New estimates of modern contraceptive use in the world's poorest countries

December 04, 2017

AMHERST, Mass. - Statisticians Leontine Alkema, Niamh Cahill and Chuchu Wei at the University of Massachusetts Amherst, with others, today released new estimates and projections of modern contraceptive prevalence (mCPR) and other family planning outcomes for the 69 poorest countries of the world.

They are the focus countries of the Family Planning 2020 (FP2020) initiative, a global partnership that supports the rights of women and girls to decide, freely and for themselves, whether, when and how many children they want to have. The overall goal of FP2020 is to reach 120 million additional users of modern contraceptive methods in the world's poorest countries by 2020, the "120×20 goal." The new estimates and projections appear in the current issue of The Lancet.

The authors report that in 2017, the mCPR among women of reproductive age who are married or in a union in FP2020 focus countries was 45.7 percent, while unmet need for modern methods was 21.6 percent and the demand satisfied with modern methods was 67.9 percent. At the regional level, Asia has seen the mCPR among women of reproductive age who are married or in a union grow from 51 to 51.8 percent over the period, "which is slow growth, particularly when compared with a change from 23.9 percent to 28.5 percent across Africa," they add.

For this work, Alkema, an assistant professor at the School of Public Health and Health Sciences, with Cahill and Wei there and collaborators from Avenir Health and the Bill & Melinda Gates Foundation, updated their Family Planning Estimation Tool (FPET) to assess current levels of family planning indicators among women of reproductive age who are married or in a union, and changes between 2012 and 2017.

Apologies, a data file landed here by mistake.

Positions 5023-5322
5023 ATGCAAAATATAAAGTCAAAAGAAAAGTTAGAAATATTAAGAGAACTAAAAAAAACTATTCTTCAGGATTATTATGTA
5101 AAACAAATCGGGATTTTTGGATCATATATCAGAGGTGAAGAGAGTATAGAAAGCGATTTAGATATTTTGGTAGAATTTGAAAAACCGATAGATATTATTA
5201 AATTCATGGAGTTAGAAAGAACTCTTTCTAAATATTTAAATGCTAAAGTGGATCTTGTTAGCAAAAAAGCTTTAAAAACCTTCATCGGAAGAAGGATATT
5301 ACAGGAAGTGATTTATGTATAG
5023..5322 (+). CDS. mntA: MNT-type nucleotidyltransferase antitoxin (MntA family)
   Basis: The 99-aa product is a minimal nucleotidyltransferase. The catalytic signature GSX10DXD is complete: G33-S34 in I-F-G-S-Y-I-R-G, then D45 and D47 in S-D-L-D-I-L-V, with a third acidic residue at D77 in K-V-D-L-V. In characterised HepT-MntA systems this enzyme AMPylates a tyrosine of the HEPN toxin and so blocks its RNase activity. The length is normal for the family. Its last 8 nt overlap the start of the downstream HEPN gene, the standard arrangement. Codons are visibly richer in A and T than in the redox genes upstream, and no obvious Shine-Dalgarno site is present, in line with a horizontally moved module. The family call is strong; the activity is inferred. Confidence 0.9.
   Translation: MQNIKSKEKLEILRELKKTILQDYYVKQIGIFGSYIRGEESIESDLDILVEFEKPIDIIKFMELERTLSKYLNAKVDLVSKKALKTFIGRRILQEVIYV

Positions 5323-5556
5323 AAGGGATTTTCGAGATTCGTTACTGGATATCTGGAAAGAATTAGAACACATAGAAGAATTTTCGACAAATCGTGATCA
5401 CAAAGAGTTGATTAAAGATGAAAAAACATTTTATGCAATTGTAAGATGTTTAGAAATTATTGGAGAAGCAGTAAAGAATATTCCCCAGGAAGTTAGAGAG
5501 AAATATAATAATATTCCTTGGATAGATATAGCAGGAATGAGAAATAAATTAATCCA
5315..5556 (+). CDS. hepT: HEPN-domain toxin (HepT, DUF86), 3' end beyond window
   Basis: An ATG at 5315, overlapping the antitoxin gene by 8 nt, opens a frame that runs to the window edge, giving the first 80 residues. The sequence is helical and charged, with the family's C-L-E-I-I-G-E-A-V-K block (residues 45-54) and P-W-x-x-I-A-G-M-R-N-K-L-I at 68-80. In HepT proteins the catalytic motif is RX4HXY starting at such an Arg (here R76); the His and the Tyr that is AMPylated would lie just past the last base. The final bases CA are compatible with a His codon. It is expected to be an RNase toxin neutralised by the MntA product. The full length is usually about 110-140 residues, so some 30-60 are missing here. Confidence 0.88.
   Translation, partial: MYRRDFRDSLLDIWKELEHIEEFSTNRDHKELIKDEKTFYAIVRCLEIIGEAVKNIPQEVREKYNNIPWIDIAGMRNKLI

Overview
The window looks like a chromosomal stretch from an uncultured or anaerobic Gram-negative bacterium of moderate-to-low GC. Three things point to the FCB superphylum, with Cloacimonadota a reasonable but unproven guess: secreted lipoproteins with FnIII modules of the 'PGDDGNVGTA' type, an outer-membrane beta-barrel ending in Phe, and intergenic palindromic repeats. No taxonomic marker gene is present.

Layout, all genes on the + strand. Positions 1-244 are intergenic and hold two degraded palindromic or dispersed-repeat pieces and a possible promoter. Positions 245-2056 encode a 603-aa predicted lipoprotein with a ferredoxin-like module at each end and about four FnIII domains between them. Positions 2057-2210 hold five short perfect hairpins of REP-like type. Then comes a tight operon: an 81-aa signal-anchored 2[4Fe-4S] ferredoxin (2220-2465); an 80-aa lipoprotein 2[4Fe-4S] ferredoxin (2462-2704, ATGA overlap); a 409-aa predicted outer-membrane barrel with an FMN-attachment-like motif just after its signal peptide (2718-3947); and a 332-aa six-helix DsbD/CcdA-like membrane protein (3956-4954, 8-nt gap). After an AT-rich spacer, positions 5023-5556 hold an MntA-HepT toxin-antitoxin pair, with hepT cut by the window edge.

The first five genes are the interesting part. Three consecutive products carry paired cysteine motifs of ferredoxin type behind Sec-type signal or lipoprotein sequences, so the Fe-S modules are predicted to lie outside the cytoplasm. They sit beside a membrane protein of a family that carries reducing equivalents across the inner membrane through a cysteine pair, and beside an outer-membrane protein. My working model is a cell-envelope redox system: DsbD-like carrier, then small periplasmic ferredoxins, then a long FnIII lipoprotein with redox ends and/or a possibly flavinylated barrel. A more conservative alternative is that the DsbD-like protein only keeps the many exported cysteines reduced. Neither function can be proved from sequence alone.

A separate analysis assessed whether recent mCPR levels exceeded pre-FP2020 expectations. Alkema explains, "The FP2020 initiative started in 2012. With FPET, which is a statistical model to obtain estimates and projections of family planning indicators, we were able to construct pre-FP2020 expectations for recent trends based on the data available in 2012." Based on this assessment, at the country level, the authors found that 63 percent of countries that have made a commitment to FP2020 exceeded these expectations for modern contraceptive use. "Country success stories include rapid increases in Kenya, Mozambique, Malawi, Lesotho, Sierra Leone, Liberia and Chad, as compared to what was expected" the researchers write.

The study reported on mCPR, unmet need for, and demand satisfied with modern methods of contraception among these women. Modern contraception methods include female and male sterilization, oral hormones, an intrauterine device, male and female condoms, injectables, an implant, vaginal barrier methods, the standard days method, lactational amenorrhea method and emergency contraception.

The researchers measured mCPR as the percentage of women who report themselves or their partners as currently using at least one modern contraceptive method. They define unmet need for modern methods as the percentage of women who want to stop or delay having a child but who are not currently using a modern method of contraception. Demand satisfied with modern methods is the proportion of women who want to stop or delay having a child and use a modern method of contraception.

The authors report that between 2012 and 2017 the number of women of reproductive age who are married or in a union who use modern methods increased by 28.8 million. Alkema and colleagues conclude that while "the estimate of additional users up to 2017 for women of reproductive age who are married or in a union would suggest that the 120×20 goal for all women is overly ambitious, the aggregate outcomes mask the diversity in progress at the country level. We identified countries with accelerated progress that provide inspiration and guidance on how to increase the use of family planning and inform future efforts, especially in countries where progress has been poor."

The analysis was carried out for the world's poorest countries, which are the focus countries of the FP2020 initiative. The FP2020 initiative is an outcome of the 2012 London Summit on Family Planning, where more than 20 national governments made commitments to address the policy, financing, delivery of and socio-cultural barriers to women accessing contraceptive information, services and supplies. Donors pledged $2.6 billion in funding.
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This work was supported by the Bill & Melinda Gates Foundation through a grant to UMass Amherst and Connecticut-based Avenir Health.

University of Massachusetts at Amherst

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